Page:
Mediators typically attempt to settle cases by applying one of two approaches: facilitation or evaluation. Commercial litigators may be surprised to learn that the vast majority of disputes are resolved using the facilitative approach, which can be defined as a mediation in which the mediator’s role is to assist the parties in reaching a settlement that they craft themselves, without the mediator giving any advice or proposals. This approach has proven successful in resolving many types of disputes, such as divorces, landlord/tenant and small claims cases, and especially where one or both parties are not represented by counsel. It is based on the theory that the parties need to create and own their settlement for it to be effective, and not to feel that it has been imposed on them.
In mediating commercial disputes, where both parties are typically represented by counsel, the parties typically seek out mediators who they think will understand and agree with their theory of the case and will be able to convince the other party to change its position in order to reach a settlement. In commercial disputes a mediator who can evaluate the positions of the parties and who can accurately predict how a judge or a jury will react to those positions is viewed as more likely to enable the parties to reach a settlement than is a mediator who employs a more passive approach of just relaying offers between the parties.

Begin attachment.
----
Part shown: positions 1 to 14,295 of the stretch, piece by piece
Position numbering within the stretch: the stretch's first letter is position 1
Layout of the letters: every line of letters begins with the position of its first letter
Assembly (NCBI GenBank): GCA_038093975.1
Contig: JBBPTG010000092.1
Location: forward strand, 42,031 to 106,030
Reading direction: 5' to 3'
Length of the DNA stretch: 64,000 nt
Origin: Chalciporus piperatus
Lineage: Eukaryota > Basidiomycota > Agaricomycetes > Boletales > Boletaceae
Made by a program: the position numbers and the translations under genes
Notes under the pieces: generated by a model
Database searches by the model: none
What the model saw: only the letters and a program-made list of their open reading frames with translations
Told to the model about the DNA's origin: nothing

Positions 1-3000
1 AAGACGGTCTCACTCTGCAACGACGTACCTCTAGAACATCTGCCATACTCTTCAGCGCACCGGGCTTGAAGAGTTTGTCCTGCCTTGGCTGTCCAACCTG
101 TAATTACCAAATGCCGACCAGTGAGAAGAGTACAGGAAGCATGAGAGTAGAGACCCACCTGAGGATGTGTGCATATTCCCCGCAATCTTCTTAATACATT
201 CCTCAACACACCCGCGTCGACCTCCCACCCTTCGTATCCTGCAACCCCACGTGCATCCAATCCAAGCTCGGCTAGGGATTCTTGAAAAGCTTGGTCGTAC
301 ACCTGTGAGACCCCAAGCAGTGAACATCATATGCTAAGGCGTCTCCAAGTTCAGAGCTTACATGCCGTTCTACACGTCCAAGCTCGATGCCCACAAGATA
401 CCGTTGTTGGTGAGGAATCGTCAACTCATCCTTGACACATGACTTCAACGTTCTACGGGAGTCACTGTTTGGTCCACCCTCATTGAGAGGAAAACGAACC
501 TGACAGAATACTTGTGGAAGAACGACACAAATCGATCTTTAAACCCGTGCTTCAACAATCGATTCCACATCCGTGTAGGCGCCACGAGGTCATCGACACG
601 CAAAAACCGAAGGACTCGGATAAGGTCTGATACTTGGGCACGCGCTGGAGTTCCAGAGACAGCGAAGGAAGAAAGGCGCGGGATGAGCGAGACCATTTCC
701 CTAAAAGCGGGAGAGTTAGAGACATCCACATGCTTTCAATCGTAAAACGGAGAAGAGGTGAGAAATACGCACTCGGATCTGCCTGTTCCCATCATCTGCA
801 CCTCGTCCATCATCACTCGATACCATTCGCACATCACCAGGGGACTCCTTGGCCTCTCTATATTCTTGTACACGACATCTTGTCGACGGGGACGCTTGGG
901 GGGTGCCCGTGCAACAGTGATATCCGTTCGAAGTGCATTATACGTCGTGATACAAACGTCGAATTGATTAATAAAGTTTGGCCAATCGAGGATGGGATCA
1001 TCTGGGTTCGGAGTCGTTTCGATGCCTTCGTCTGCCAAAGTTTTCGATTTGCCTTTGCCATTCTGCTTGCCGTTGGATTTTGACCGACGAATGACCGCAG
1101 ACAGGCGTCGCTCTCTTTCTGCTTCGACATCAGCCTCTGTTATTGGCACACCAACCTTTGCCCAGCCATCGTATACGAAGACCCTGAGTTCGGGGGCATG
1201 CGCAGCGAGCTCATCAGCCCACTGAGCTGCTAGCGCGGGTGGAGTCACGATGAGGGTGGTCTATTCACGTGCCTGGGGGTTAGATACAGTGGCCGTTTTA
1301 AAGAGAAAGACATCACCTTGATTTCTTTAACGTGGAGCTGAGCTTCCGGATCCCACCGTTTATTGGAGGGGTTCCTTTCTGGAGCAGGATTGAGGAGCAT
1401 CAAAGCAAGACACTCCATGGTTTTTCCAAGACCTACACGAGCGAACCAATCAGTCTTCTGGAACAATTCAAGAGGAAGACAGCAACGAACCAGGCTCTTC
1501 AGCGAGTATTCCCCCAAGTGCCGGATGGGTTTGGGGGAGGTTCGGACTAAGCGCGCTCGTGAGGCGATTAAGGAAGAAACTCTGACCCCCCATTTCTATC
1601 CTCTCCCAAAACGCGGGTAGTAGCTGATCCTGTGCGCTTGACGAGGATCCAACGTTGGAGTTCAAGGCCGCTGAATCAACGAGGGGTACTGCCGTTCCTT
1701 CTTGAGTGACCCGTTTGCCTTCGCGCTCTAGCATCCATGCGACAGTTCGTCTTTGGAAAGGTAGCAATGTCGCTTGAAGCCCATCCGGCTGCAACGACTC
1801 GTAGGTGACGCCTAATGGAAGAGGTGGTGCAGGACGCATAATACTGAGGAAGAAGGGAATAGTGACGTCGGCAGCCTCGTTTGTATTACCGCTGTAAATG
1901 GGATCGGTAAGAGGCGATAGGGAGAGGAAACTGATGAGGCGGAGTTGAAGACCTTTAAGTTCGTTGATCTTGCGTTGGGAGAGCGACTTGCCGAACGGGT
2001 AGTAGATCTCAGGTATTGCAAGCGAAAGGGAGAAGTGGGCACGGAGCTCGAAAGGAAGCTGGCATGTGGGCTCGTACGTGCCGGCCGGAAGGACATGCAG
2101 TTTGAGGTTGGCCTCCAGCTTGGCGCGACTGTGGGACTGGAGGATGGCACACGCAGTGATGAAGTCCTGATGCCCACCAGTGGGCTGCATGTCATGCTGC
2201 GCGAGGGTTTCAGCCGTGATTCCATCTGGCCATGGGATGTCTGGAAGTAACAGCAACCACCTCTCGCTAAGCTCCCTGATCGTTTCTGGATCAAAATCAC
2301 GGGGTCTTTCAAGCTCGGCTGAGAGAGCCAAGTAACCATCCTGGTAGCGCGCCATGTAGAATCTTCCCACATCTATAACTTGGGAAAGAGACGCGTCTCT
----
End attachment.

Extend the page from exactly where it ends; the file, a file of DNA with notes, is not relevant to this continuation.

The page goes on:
However, many commercial mediations fail because one or both parties reach the limits of their willingness to compromise. Even though the mediator may make clear to a party that its position does not reflect the likely cost and outcome of the case, or the mediator may make a proposal to resolve the case, the mediation still fails. In these situations, a mediator who can employ the facilitative approach may be able to break through the barriers that are preventing the parties from reaching a settlement. The facilitative approach is based on using psychological techniques to help people change their positions. In commercial cases, this approach can take the form of the mediator “thinking outside the box”. For example, when the parties are fairly close to a settlement but each refuses to negotiate further, instead of declaring the mediation a failure a mediator knowledgeable in facilitative techniques could find ways to get around the impasse through probing the parties to find non-monetary contributions that they might be able to make to reach a settlement.
Some evaluative mediators may unconsciously use facilitative techniques to break impasses, but a mediator who has knowledge of the range or facilitative techniques, and how they work, has an advantage when using that approach to bring the parties to an agreement. So, yes, a mediator with knowledge of the facilitative approach can be useful in mediating commercial disputes.